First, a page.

Feminism is chock full of bubbles within which feminist ideology lives comfortably. It calls masculinity – the very thing that has kept the proverbial and literal wolves in the hills – fragile while demanding safe spaces, and lashing out whenever someone does something innocuous that they find offensive.

To the feminists, they are a community of perpetual victims who at all times should be listened to and believed without question. This only applies to feminists, however. Any woman who disagrees is to be shunned, ridiculed, and rejected post haste.

But oddly enough, this group of victims seems to find the idea of lessening their victimhood problematic. Whenever something comes along to help them combat being preyed upon, or assaulted, they become indignant, and reject it outright.

A good example would be the reaction by feminists to the nail polish that a woman could wear that would change color if it came in contact with drugs like GHB and Rohypnol, a.k.a. date rape drugs. Instead of celebrating a new way to prevent sexual assault and rape, they said it put responsibility on the woman for her own safety, and that we should just teach men not to rape. Instead of being happy about having a clever new tool to combat sexual predators, they were insulted, and called it “victim blaming.”

But one surefire way for women to protect themselves has been around for ages. It’s called the “gun,” and it works by killing a woman’s attacker before he can harm her. Years of tests have proven it a very effective crime deterrent, especially for women.

It’s what prompted Dana Loesch, host of the Blaze and NRA superstar to create a video that puts rapists, sexual predators, and domestic abusers on notice.

“Your life expectancy just got shorter.”

Firearms put the power of a woman’s safety into her own hands, which in terms of protection, are the best hands they can be in. A woman who carries is far less likely to suffer assault, because the man who does the assaulting will have to weigh their life against the act.

Gun Owners of America dug up some very interesting facts.

First, a 1989 study (Furby, Journal of Interpersonal Violence) found that both male and female survey respondents judged a gun to be the most effective means that a potential rape victim could use to fend off the assault. Rape “experts” considered it a close second, after eye-gouging.

Second, raw data from the 1979-1985 installments of the Justice Department’s annual National Crime Victim Survey show that when a woman resists a stranger rape with a gun, the probability of completion was 0.1 percent and of victim injury 0.0 percent, compared to 31 percent and 40 percent, respectively, for all stranger rapes (Kleck, Social Problems, 1990).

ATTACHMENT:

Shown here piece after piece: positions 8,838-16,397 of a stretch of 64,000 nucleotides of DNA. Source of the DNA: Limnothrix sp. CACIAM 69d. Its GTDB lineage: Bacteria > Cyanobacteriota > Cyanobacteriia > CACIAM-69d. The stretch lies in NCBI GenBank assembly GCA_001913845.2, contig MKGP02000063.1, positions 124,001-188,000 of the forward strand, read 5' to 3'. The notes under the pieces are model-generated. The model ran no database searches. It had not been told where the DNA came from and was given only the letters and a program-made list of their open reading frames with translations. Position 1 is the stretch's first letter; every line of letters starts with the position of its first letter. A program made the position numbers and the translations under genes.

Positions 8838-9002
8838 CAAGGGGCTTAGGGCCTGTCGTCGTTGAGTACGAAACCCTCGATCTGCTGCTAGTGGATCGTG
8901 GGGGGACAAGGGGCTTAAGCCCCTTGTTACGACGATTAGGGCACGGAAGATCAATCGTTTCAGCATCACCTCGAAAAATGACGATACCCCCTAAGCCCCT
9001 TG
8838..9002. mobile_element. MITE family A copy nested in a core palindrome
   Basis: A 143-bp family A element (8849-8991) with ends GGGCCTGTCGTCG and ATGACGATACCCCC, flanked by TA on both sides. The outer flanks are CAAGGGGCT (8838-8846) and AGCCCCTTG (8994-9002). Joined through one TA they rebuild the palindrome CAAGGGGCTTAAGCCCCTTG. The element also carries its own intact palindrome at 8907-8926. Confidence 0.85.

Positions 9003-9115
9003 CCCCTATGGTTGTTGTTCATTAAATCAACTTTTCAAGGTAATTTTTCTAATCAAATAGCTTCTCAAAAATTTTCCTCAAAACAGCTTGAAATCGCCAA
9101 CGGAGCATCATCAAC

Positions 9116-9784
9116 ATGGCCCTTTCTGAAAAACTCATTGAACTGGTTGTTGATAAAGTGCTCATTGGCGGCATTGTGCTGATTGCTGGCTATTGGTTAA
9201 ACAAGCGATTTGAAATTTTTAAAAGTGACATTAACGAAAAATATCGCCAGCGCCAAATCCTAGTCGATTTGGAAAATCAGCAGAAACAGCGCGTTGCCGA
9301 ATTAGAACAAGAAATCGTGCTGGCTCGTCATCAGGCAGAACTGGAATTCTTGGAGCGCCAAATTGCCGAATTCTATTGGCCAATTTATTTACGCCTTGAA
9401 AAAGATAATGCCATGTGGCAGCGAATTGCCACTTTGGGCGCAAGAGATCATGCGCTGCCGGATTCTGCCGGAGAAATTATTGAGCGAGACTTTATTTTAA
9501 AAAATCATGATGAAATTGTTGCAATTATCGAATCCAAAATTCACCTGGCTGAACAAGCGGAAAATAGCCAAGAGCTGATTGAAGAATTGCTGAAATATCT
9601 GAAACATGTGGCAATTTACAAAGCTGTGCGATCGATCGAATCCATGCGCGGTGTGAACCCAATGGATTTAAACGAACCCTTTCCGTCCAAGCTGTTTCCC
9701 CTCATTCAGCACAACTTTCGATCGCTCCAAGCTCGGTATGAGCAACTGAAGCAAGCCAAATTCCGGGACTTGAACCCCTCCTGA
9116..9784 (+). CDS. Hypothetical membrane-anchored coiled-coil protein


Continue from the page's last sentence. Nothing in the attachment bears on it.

Third, a recent paper (Southwick, Journal of Criminal Justice, 2000) analyzed victim resistance to violent crimes generally, with robbery, aggravated assault and rape considered together. Women who resisted with a gun were 2.5 times more likely to escape without injury than those who did not resist and 4 times more likely to escape uninjured than those who resisted with any means other than a gun. Similarly, their property losses in a robbery were reduced more than six-fold and almost three-fold, respectively, compared to the other categories of resistance strategy.

Fourth, we have two studies in the last 20 years that directly address the outcomes of women who resist attempted rape with a weapon. (Lizotte, Journal of Quantitative Criminology, 1986; Kleck, Social Problems, 1990.) The former concludes, “Further, women who resist rape with a gun or knife dramatically decrease their probability of completion.” (Lizotte did not analyze victim injuries apart from the rape itself.) The latter concludes that “resistance with a gun or knife is the most effective form of resistance for preventing completion of a rape”; this is accomplished “without creating any significant additional risk of other injury.”

That guns and self-protection go hand in hand isn’t just common sense, it’s documentable fact.

So it’s odd when leading feminist voice, Jessica Valenti, responded to Dana’s message with this:

For a group so concerned with women being raped, it sure does shun a lot of methods that prevent it. In fact, their best idea brought to the table is “vomiting and urinating” on yourself. Have fun with that, ladies.

Thing is, this isn’t surprising coming from an ideology that wishes to take zero responsibility for itself. Preventing rape isn’t really the end goal for feminism. Safety isn’t really a primary concern.

If rape disappeared off the planet tomorrow, it would be the worst day 3rd wave feminism will have ever seen. Of course they believe guns protecting women to be a ridiculous idea. There’s no avenue for victimhood for an armed woman, and victimhood is the primary goal of feminism. 

It’s the socio-political control that victimhood gives feminists that they wish to maintain. Without it, they have no platform. It’s why they resist the idea of color changing nail polish, firearms, and self accountability.

What women like Dana Loesch, and women like Bearings Arms’ Jenn Jacques are trying to do is actually make women safer by promoting a realistic, tried and true method of self-defense. What Valenti is trying to do is maintain a narrative by endangering women by casting shade on anything that doesn’t put the full responsibility of every misfortune women suffer on an entire sex.

It’s a perfect contrast of reality and fantasy. What women need to decide is which world they want to live in.